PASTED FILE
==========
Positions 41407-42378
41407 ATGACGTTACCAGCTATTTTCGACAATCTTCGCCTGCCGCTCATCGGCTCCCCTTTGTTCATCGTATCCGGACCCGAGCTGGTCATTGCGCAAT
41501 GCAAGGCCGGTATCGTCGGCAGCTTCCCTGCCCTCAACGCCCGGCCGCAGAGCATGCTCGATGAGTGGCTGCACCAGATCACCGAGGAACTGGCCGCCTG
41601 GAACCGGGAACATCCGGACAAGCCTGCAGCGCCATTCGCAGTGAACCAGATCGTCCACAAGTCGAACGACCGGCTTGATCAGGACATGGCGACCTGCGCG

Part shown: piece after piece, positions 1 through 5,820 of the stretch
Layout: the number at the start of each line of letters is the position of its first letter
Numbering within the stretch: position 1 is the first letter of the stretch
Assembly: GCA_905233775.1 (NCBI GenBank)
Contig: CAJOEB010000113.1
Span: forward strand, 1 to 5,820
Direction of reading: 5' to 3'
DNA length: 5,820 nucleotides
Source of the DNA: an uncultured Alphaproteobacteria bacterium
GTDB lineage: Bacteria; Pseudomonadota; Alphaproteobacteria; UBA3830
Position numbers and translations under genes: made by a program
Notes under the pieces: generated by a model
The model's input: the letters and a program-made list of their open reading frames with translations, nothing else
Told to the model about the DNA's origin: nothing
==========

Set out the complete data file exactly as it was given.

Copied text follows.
Positions 41407-42378
41407 ATGACGTTACCAGCTATTTTCGACAATCTTCGCCTGCCGCTCATCGGCTCCCCTTTGTTCATCGTATCCGGACCCGAGCTGGTCATTGCGCAAT
41501 GCAAGGCCGGTATCGTCGGCAGCTTCCCTGCCCTCAACGCCCGGCCGCAGAGCATGCTCGATGAGTGGCTGCACCAGATCACCGAGGAACTGGCCGCCTG
41601 GAACCGGGAACATCCGGACAAGCCTGCAGCGCCATTCGCAGTGAACCAGATCGTCCACAAGTCGAACGACCGGCTTGATCAGGACATGGCGACCTGCGCG

Part shown: piece after piece, positions 1 through 5,820 of the stretch
Layout: the number at the start of each line of letters is the position of its first letter
Numbering within the stretch: position 1 is the first letter of the stretch
Assembly: GCA_905233775.1 (NCBI GenBank)
Contig: CAJOEB010000113.1
Span: forward strand, 1 to 5,820
Direction of reading: 5' to 3'
DNA length: 5,820 nucleotides
Source of the DNA: an uncultured Alphaproteobacteria bacterium
GTDB lineage: Bacteria; Pseudomonadota; Alphaproteobacteria; UBA3830
Position numbers and translations under genes: made by a program
Notes under the pieces: generated by a model
The model's input: the letters and a program-made list of their open reading frames with translations, nothing else
Told to the model about the DNA's origin: nothing